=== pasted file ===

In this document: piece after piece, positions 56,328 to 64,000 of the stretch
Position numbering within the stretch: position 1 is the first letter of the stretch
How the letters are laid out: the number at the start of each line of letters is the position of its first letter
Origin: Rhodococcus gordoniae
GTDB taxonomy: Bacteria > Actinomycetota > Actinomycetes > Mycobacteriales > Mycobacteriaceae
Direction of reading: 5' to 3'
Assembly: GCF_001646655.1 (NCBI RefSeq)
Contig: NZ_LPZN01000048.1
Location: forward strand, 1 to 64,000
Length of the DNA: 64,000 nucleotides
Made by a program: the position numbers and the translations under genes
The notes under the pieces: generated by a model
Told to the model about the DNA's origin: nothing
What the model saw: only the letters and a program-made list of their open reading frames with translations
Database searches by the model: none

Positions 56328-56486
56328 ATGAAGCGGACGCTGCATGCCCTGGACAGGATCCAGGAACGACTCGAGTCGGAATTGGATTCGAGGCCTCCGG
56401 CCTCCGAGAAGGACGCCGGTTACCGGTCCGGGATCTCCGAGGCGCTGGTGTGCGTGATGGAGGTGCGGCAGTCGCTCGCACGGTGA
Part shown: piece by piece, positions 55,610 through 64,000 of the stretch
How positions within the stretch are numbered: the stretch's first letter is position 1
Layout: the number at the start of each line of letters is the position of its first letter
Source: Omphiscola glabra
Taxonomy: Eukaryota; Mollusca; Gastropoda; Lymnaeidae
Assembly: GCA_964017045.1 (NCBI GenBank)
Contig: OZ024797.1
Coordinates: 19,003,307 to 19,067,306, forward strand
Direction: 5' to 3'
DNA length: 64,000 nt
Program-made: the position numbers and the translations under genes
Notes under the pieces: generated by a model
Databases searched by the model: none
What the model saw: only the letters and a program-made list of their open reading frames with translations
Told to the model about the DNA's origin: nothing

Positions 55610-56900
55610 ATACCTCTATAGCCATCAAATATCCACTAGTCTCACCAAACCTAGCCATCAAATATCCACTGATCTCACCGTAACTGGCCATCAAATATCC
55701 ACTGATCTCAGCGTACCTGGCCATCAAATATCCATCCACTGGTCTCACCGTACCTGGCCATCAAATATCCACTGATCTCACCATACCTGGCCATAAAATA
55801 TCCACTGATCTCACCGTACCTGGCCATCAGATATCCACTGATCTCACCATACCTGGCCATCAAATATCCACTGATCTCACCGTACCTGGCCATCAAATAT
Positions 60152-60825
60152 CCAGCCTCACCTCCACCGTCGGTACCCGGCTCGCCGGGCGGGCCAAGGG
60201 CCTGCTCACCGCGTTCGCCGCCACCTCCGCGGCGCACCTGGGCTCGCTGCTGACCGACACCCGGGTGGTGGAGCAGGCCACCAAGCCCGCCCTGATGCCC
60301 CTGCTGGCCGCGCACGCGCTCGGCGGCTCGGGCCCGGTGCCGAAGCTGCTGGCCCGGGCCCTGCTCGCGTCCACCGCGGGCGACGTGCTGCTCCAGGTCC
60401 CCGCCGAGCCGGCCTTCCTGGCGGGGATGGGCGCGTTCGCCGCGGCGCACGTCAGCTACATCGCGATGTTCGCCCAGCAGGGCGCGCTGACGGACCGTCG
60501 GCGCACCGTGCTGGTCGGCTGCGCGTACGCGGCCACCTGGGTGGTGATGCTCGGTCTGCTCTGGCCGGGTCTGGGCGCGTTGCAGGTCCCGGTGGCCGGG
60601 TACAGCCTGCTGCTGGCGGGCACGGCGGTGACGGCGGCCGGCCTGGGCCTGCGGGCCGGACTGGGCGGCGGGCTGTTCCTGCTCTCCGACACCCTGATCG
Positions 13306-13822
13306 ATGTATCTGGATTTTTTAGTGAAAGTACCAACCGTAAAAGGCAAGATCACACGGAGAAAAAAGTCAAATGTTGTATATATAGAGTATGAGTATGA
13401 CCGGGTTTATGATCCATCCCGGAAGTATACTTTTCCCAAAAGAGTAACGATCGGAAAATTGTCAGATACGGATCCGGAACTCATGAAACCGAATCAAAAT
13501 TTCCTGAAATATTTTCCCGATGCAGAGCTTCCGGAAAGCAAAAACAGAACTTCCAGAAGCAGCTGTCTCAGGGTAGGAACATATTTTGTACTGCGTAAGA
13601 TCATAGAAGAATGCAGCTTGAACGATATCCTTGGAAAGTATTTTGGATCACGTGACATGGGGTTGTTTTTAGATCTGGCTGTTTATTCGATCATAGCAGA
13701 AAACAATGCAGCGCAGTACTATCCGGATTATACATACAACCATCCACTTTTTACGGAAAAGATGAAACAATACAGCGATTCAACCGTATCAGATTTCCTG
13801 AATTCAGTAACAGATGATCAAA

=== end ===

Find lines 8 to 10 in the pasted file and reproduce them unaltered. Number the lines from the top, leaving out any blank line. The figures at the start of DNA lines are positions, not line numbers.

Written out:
Contig: NZ_LPZN01000048.1
Location: forward strand, 1 to 64,000
Length of the DNA: 64,000 nucleotides